Tag Archives: new york city

How to Attack the Opioid Crisis

The vastness of the opioid crisis is all around us:

  • 259 million opioid prescriptions are made every year.
  • 91 Americans die every day of opioid overdose.
  • Workplace costs of prescription opioid use are more than $25 billion, driven by lost earnings from premature death, reduced compensation or lost employment and healthcare costs.

It’s time to take action.

See also: Opioids: A Stumbling Block to WC Outcomes  

As with any large-scale, complex phenomenon, there is no silver bullet. But a framework from the Johns Hopkins Bloomberg School of Public Health suggests three areas where we should focus our efforts: preventing new cases of opioid addiction, identifying opioid-addicted individuals early and ensuring access to effective opioid addiction treatment. We believe these areas must be attacked from a variety of clinical and operational angles.

From the clinical side, the emphasis has to be largely around better clinical training and urinary drug testing (UDT). A generation of doctors has been raised based on a curriculum emphasizing the need to manage pain aggressively. Retraining physicians on best practices is needed to reinforce safe opioid prescribing patterns. Research from Utah has shown that physician education on recommended opioid prescribing practices was associated with improved prescription patterns, including 60% to 80% fewer prescriptions for long-acting opioids for acute pain. When an opioid is prescribed, the use of UDT is a cost-effective way to monitor treatment compliance and drug misuse.

To address from the operational side, we need evidence-based opioid prescription guidelines in place and systems to track opioid prescriptions and adherence to guidelines. Further, we must ensure access to effective opioid addiction treatment.

Many health organizations and state health systems are aggressively adopting pain treatment guidelines that clearly lay out when opioids should and should not be used. And the preliminary results of implementing these guidelines are promising. For example, the introduction of opioid prescribing guidelines in the Washington state workers’ compensation system was associated with a decline in opioid prescriptions, the average morphine equivalent doses prescribed and the number of opioid-related deaths.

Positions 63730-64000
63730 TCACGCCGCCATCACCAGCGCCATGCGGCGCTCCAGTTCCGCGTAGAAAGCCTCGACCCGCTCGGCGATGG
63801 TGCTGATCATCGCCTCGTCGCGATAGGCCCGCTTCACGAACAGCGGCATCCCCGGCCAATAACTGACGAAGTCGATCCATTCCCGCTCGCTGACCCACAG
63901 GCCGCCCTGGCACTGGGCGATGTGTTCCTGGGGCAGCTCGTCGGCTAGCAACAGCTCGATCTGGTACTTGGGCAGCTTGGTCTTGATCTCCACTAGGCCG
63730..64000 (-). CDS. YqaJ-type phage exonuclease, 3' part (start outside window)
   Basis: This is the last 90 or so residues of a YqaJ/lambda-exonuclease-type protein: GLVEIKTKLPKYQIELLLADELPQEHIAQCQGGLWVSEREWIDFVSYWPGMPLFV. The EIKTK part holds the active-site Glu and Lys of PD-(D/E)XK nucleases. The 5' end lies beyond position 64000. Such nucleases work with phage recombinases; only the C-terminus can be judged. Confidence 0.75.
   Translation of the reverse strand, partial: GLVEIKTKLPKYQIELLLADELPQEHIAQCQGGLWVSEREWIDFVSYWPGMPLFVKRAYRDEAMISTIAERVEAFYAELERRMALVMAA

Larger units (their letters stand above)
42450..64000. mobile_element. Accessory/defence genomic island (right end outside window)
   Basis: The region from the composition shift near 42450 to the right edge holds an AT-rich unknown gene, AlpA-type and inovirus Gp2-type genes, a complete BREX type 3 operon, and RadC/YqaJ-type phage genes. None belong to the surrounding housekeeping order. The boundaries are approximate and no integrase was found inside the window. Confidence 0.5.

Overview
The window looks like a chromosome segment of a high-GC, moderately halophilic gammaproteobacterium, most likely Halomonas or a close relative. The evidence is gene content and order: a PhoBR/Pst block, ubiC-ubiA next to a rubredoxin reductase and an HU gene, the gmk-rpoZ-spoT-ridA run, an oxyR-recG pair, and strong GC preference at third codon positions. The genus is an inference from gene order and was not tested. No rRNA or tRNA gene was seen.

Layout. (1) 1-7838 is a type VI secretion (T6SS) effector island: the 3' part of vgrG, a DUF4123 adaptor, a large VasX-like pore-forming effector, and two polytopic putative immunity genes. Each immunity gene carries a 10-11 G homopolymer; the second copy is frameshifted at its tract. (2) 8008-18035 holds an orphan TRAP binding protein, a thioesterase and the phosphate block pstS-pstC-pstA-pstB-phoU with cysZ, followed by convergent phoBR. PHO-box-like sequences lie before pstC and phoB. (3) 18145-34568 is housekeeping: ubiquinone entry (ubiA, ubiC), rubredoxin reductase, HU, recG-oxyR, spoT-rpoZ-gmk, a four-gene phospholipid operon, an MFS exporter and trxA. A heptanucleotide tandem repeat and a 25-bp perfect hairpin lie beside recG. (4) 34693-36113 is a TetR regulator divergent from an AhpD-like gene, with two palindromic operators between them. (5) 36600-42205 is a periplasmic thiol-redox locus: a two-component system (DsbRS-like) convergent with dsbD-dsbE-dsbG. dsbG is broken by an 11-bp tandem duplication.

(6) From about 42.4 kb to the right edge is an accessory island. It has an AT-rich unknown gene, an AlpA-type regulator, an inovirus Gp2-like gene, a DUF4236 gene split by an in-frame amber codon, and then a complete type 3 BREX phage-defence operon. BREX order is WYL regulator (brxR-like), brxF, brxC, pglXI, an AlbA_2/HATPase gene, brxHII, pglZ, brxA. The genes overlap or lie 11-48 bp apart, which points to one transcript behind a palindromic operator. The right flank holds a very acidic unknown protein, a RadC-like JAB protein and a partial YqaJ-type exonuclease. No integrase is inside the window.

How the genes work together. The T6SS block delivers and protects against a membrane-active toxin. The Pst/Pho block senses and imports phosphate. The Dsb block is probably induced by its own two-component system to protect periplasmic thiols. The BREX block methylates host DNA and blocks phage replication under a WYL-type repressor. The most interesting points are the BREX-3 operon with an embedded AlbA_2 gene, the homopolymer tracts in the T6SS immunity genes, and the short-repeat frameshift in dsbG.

Prescription drug monitoring programs (PDMP) allow for health systems to analyze opioid prescribing data to find potentially inappropriate prescribing behavior and illegal activity. For example, using its PDMP, New York City found that 1% of prescribers wrote 31% of the opioid prescriptions.

While prevention of initial opioid exposure is important, the treatment of opioid addiction is an important safety net when prevention fails. Pharmacotherapies including methadone, buprenorphine and naltrexone are options for routine care of opioid dependence, but they are still in the early stages of the adoption cycle.

See also: Potential Key to Tackling Opioid Issues  

The foundation to address the clinical and operational approaches to opioid epidemic is two-fold:

  1. A strong system to determine what’s acceptable through well-defined, evidence-based guidelines; and
  2. A system to use these guidelines and trigger the right actions through processes and technology.

The next article will address the nature of these two systems.

Model Errors in Disaster Planning

“All models are wrong; some are useful.” – George Box

We have spent three articles (article 1, article 2, article 3) explaining how catastrophe models provide a tool for much-needed innovation to the global insurance industry. Catastrophe models have covered for the lack of experience with many losses and let insurers properly price and underwrite risks, manage portfolios, allocate capital and design risk management strategies. Yet for all the practical benefits CAT models have infused into the industry, product innovation has stalled.

The halt in progress is a function of what models are and how they work. In fairness to those who do not put as much stock in the models as a useful tool, it is important to speak of the models’ limitations and where the next wave of innovation needs to come from.

Model Design